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A Look At China's 'Red Tourism' Industry As The Communist Party Turns 100


Summer vacation season is well underway. And in China, that means Red tourism - that is, tourism revolving around sites important in Chinese Communist Party history. This month, the party turns 100 years old. So NPR's Emily Feng visited some of these sites to learn what history might tell us about the future.

UNIDENTIFIED PEOPLE: (Singing in non-English language).

EMILY FENG, BYLINE: I'm standing at a grand stone plaza when I meet a local retired history professor, He Siyu. He's leading a group of party members to sing revolutionary Red songs.

HE SIYU: (Through interpreter) Even though we're retired, we still have the responsibility to carry on the revolutionary spirit.

FENG: The revolutionary spirit is supposed to be especially strong here in Zunyi. In 1935, the Communists took over the city. And they held a conference where Mao Zedong began to take control over the Communist Party, moving it away from the control of Soviet Russia. Mao also beat back other ambitious Chinese officials. Now, on the eve of the party's 100th birthday, Professor He has come to the conference site to wish the party strength to face the new challenges that are cropping up.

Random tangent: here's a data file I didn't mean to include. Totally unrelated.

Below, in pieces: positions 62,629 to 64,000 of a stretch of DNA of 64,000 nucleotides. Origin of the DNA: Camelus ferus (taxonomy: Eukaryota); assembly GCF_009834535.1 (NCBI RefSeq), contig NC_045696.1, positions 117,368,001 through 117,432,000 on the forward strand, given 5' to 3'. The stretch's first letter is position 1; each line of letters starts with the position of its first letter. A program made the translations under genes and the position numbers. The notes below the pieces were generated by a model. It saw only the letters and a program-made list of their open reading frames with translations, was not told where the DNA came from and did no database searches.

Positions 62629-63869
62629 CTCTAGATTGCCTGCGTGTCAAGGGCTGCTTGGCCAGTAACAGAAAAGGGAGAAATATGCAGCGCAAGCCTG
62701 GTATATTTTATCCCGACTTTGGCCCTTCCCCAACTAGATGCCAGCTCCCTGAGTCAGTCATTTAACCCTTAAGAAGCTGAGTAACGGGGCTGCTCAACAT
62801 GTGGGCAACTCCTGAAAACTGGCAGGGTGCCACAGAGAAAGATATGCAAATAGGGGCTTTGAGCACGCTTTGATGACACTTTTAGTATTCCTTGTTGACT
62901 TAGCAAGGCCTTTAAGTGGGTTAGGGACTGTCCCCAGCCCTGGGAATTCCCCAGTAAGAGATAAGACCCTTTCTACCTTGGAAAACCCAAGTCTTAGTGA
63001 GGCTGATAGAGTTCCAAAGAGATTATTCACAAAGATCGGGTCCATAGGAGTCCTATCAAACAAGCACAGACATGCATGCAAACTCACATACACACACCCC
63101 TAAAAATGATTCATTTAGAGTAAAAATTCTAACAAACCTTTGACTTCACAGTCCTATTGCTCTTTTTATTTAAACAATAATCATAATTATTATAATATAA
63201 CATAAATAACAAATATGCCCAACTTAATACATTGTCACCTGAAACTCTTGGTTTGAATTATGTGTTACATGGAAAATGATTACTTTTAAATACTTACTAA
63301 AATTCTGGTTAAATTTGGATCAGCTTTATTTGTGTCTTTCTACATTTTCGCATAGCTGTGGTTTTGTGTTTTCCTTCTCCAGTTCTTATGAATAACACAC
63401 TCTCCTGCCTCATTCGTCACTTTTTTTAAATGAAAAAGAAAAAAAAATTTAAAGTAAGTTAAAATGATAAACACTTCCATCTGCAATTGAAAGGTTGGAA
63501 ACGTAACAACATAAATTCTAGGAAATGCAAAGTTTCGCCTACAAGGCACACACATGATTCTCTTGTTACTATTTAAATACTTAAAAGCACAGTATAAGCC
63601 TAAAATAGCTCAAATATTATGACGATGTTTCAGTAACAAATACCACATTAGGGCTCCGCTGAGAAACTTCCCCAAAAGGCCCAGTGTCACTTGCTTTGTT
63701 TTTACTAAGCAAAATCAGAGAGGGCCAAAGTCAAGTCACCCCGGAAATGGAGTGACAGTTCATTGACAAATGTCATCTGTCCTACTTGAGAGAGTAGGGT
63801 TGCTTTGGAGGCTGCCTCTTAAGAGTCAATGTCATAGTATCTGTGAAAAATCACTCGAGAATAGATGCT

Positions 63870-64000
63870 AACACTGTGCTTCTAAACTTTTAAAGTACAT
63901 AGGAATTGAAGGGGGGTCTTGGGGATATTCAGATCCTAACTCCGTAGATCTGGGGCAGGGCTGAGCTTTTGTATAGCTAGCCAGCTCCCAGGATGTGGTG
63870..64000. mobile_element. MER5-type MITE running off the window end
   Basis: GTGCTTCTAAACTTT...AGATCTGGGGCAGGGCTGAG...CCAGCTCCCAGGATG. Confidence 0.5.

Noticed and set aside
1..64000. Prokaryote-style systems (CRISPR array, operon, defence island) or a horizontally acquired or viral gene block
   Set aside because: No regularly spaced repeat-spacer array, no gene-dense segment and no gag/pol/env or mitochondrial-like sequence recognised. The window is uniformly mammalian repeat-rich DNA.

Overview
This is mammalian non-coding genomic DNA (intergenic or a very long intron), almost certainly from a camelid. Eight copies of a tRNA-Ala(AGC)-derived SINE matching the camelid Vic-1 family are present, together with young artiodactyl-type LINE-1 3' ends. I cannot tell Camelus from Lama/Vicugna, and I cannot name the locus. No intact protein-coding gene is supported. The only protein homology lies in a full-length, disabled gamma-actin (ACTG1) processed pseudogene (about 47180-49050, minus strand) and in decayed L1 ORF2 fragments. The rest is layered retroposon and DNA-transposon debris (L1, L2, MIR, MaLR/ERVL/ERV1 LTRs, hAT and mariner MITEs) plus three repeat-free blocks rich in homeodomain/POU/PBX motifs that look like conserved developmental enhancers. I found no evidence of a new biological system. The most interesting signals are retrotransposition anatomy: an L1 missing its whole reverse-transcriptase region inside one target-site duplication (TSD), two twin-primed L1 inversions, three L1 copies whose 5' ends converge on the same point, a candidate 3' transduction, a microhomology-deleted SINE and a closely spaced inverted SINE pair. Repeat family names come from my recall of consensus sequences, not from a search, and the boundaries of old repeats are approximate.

HE: (Through interpreter) Whether it's the issue of Xinjiang or Hong Kong or Tibet, foreign forces have inevitably created anti-China sentiment. But within China, these are nonissues because of the strong leadership of the Communist Party.

FENG: The Chinese state has refurbished some 180 or so officially designated Red tourism sites like this one in the last decade - sites like the Yan'an caves, where the Communists lived for 13 years, or the pit stops along the route to Yan'an. Red tourism is not just an exercise in patriotism. It's a way to prove the political pedigree of party leaders like Chairman Mao and, increasingly, current leader Xi Jinping, who is China's most powerful leader since Mao.

WANG XIU: (Through interpreter) To put it succinctly, Chairman Mao rose as leader of the Communist Party here in Zunyi. Without Mao, China's path forward would have been very difficult.